The Economics of Life With a Chronic Illness

The Economics of Life With a Chronic Illness
5
(1)

Lately, money is on my mind almost permanently. This has resulted from a series of life changes, and the fact that I have a lot of free time to ruminate over everything. Cash — more specifically, a lack of it — is a subject matter my brain loves to latch on to, especially late at night. 

Last evening, my brain took me back to a day in December. I went to the cinema to watch a film that was roughly two hours and 20 minutes. Halfway through the movie, my sacrum started to hurt, and my usual endometriosis leg pain began.

Limping, I went home. When I got to my bedroom, I put on my pajamas and lied on my bed. That sharp, pulsating pain was nothing new. In fact, it was a painful reminder, making tears stream down my face. 

My physical discomfort was telling me, once more, to forget about getting a regular job. Any position that would require me to show up every day was and will remain unattainable, thanks to my painful flare-ups. Lying on my bed, I thought about my future, my impossible plans, and my broken dreams, and more tears followed. 

While money often is present in my thoughts, I never really talk about it. In fact, I hide this side of my life. I love to be the one who buys the drinks, and who treats her friends to a slice of cake and a coffee. But I never tell anyone about my money woes.

The truth is, most people hate talking about money. 

On one hand, money is almost a taboo topic. You’d think that because I happily talk about my malfunctioning private parts, discussing personal economics should feel pretty casual. But it doesn’t.

Also, finding the right audience for this conversation can be tricky. Whenever I share my money woes to someone who is economically comfortable, there is always a feeling that they really don’t get what I say. They tell me how they are broke, too, but their definition of limited funds comes with a roof over their heads they happily own or a wealthy family background they can rely on. It leaves me staring blankly at them, knowing that when I say I have no money, I mean my bills took all of it.

No uncomfortable topics for these two, other than the lack of treats in my pocket. (Photo by Jessie Madrigal)

Basically, they don’t live with THE FEAR.

If you’re single, it’s the fear of becoming homeless, of losing the ability to fend for yourself. If you have someone in your life, it’s the horror of becoming a burden to them.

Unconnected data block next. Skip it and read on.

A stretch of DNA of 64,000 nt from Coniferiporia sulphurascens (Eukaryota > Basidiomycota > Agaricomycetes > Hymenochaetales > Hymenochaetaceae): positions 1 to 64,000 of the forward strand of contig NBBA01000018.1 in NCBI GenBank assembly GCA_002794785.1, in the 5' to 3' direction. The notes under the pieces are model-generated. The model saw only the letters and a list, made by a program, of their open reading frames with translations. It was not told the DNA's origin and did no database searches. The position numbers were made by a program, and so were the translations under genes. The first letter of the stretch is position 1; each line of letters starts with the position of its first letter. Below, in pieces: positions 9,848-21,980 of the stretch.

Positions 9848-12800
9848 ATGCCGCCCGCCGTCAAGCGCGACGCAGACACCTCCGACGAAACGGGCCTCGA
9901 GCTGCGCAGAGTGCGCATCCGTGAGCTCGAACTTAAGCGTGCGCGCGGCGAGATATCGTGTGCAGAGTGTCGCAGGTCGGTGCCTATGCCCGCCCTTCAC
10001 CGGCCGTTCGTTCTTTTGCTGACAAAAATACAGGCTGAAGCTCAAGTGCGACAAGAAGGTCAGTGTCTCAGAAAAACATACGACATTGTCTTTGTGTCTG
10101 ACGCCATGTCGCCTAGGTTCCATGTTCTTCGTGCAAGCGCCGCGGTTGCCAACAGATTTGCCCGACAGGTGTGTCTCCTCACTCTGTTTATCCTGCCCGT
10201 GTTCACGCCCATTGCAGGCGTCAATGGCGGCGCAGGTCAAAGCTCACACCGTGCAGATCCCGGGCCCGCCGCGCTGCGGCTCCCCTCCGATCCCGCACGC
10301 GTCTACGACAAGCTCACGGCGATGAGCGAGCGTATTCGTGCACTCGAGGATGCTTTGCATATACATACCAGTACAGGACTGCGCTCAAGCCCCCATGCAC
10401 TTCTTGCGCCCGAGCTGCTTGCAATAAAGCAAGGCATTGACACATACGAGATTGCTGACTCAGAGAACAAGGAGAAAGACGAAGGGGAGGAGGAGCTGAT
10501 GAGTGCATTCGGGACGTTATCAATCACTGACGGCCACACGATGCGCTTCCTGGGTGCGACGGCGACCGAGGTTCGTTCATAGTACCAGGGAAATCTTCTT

The day after I went to the cinema, I was aboard a train and ended up chatting with a friendly American who also lives with a chronic disease. He explained how in the U.S., his medications cost him roughly $213 (£170) each month. In the U.K., he spends $12 (£9) per month. As a university student, he hopes to be able to stay after he graduates.

Money is a huge weight on the shoulders of anyone who is chronically ill. 

In the U.K., we are lucky to have a public health system, called the National Health Service, or NHS. Yet when discussing money with fellow endometriosis patients, the subject of insurance comes up often. This is because waiting lists to access effective treatment are becoming increasingly long. 

In the U.S., endometriosis patients have it tougher. With no equivalent to the NHS, a simple surgical procedure can easily cost upward of $4,000 (£3,190). In some cases, insurers can refuse to pay. This happens often with endometriosis because it is considered a preexisting condition.

Endometriosis is a life-altering disease. Yet, it is not considered a disability, even when it immensely affects a person’s ability to hold down a regular job. We want to work. Some of us badly wish our careers back. To most of us, the word burden sends shivers down our backs.

The economic support endometriosis patients need — and deserve — does not exist.

From this small corner of the internet, I hope someone in power is listening. Someone who takes the life-altering effects of this disease seriously, and who is courageous enough to make the appropriate changes so the weight of this illness is fully recognized and taken off patients’ backs.

***

Note: Endometriosis News is strictly a news and information website about the disease. It does not provide medical advice, diagnosis, or treatment. This content is not intended to be a substitute for professional medical advice, diagnosis, or treatment. Always seek the advice of your physician or other qualified health provider with any questions you may have regarding a medical condition. Never disregard professional medical advice or delay in seeking it because of something you have read on this website. The opinions expressed in this column are not those of Endometriosis News or its parent company, BioNews Services, and are intended to spark discussion about issues pertaining to endometriosis.

My name is Jessie. I am a writer and part-time Yoga instructor living in the south of England. Since being diagnosed with endometriosis, I’m determined to be the boss of my chronic illness. You’ll find me with two sausage dogs curled up on my belly and my duvet nearby, writing about life and whatever my mind thinks up. This is my journey.
×
My name is Jessie. I am a writer and part-time Yoga instructor living in the south of England. Since being diagnosed with endometriosis, I’m determined to be the boss of my chronic illness. You’ll find me with two sausage dogs curled up on my belly and my duvet nearby, writing about life and whatever my mind thinks up. This is my journey.

How useful was this post?

Click on a star to rate it!

Average rating 5 / 5. Vote count: 1

No votes so far! Be the first to rate this post.

As you found this post useful...

Follow us on social media!

We are sorry that this post was not useful for you!

Let us improve this post!

Tell us how we can improve this post?

Leave a Comment

Your email address will not be published. Required fields are marked *